Posted: 5 October, 2016
Activity Trackers Doing STUFF ALL To Motivate Us
A new study suggests activity trackers and pedometres are doing absolutely nothing to improve your health.
Research published in medical journal The Lancet Diabetes & Endocrinology found no evidence that such technology led to weight loss or improved blood pressure, even when financial incentives were offered.
These were the findings of a year-long study, participants wore activity trackers, like the fitbit, and were given cash incentives to increase their exercise, but no change was recorded in their step count and their amount of aerobic activity only increased by an average of just 16 minutes per week.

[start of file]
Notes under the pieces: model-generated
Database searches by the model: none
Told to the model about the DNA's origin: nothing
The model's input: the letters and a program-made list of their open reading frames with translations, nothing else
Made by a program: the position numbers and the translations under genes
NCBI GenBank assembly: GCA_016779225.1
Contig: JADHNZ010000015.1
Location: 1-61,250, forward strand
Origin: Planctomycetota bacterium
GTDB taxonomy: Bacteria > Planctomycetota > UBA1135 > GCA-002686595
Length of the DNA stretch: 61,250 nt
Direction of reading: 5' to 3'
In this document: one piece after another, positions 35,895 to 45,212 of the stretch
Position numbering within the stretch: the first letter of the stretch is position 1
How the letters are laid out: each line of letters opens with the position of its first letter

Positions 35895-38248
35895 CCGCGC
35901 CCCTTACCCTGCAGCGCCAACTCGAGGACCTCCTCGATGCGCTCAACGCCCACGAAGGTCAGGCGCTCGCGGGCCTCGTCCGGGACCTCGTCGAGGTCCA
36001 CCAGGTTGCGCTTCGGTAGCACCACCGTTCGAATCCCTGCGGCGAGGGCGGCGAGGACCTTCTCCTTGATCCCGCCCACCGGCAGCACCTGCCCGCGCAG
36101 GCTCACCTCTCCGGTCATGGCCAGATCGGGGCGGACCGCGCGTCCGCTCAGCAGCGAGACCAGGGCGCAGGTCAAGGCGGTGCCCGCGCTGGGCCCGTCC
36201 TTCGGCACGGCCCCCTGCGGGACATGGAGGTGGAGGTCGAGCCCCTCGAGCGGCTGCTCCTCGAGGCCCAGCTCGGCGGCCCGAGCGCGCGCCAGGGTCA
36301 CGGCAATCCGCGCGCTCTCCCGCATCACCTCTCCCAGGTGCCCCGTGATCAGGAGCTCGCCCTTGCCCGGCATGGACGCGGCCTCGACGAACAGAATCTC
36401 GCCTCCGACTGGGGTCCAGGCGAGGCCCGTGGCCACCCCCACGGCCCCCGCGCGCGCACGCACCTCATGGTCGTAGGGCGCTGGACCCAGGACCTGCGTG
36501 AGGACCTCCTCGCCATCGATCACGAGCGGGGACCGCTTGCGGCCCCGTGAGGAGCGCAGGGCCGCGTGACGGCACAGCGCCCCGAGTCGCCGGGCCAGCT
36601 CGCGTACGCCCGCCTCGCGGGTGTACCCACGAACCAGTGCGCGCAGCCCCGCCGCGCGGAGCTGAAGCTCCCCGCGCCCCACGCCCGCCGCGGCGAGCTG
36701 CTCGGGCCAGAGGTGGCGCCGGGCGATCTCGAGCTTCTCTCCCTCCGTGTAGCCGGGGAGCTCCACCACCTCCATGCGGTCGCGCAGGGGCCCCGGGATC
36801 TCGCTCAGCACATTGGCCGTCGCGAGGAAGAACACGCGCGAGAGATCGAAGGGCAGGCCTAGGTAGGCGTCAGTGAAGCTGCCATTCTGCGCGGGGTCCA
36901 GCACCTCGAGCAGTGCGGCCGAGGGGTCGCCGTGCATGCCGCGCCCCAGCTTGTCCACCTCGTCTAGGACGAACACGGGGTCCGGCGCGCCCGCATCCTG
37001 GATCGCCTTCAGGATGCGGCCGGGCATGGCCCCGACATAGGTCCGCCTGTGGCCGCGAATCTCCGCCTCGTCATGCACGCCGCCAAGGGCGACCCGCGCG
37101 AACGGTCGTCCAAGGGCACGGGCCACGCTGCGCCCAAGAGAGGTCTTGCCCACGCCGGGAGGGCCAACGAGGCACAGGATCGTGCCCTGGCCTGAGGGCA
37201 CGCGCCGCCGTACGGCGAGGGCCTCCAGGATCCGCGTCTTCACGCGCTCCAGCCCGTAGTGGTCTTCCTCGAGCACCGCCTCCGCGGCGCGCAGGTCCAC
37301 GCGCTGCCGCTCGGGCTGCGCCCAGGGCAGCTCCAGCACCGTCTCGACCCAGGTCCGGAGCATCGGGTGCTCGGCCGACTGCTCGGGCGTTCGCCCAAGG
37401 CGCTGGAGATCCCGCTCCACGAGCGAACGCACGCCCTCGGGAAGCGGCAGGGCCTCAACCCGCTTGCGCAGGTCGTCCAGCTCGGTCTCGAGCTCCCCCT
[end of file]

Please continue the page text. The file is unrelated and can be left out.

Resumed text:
"While there was some progress early on, once the incentives were stopped, volunteers did worse than if the incentives had never been offered, and most stopped wearing the trackers," said lead author Professor Eric Finkelstein.
The most telling aspect of the results was that just 10 per cent of the participants were still wearing the trackers after 12 months.
Approximately 40 per cent had ditched the devices after six months.
According to a study from the University of Washington, many respondents reported feelings of relief after doing away with their activity trackers.